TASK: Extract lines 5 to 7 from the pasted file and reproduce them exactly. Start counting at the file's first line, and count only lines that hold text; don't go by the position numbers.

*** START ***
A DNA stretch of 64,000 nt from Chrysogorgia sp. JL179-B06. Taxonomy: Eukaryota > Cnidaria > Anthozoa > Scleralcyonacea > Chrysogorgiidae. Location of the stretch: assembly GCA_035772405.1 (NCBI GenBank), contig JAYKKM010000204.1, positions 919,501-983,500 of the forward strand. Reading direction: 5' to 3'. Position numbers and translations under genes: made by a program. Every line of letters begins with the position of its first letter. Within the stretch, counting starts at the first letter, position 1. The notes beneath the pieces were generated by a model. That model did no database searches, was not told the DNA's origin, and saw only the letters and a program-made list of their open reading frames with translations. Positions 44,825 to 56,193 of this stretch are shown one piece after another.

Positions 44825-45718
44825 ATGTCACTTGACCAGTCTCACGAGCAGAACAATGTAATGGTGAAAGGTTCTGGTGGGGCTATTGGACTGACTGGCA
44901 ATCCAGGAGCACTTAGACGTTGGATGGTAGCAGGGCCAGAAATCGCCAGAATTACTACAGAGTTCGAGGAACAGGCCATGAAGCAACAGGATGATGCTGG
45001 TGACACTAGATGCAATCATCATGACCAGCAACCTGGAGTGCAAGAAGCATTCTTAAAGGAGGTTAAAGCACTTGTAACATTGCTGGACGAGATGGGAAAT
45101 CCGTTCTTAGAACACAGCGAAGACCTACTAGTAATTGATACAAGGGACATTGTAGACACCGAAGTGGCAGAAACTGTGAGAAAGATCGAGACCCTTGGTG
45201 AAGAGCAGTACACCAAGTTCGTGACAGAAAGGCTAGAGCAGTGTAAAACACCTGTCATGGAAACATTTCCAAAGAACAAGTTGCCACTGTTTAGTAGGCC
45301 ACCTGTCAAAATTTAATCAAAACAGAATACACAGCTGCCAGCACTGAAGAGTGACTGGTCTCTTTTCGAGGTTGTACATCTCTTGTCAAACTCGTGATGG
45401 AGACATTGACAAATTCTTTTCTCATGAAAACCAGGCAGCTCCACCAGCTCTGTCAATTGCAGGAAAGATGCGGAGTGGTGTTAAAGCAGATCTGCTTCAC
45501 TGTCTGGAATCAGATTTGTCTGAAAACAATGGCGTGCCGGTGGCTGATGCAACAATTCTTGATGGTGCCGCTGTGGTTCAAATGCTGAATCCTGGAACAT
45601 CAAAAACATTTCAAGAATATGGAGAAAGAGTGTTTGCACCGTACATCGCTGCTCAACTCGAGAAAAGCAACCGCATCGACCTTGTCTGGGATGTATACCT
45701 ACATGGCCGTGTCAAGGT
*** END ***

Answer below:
45001 TGACACTAGATGCAATCATCATGACCAGCAACCTGGAGTGCAAGAAGCATTCTTAAAGGAGGTTAAAGCACTTGTAACATTGCTGGACGAGATGGGAAAT
45101 CCGTTCTTAGAACACAGCGAAGACCTACTAGTAATTGATACAAGGGACATTGTAGACACCGAAGTGGCAGAAACTGTGAGAAAGATCGAGACCCTTGGTG
45201 AAGAGCAGTACACCAAGTTCGTGACAGAAAGGCTAGAGCAGTGTAAAACACCTGTCATGGAAACATTTCCAAAGAACAAGTTGCCACTGTTTAGTAGGCC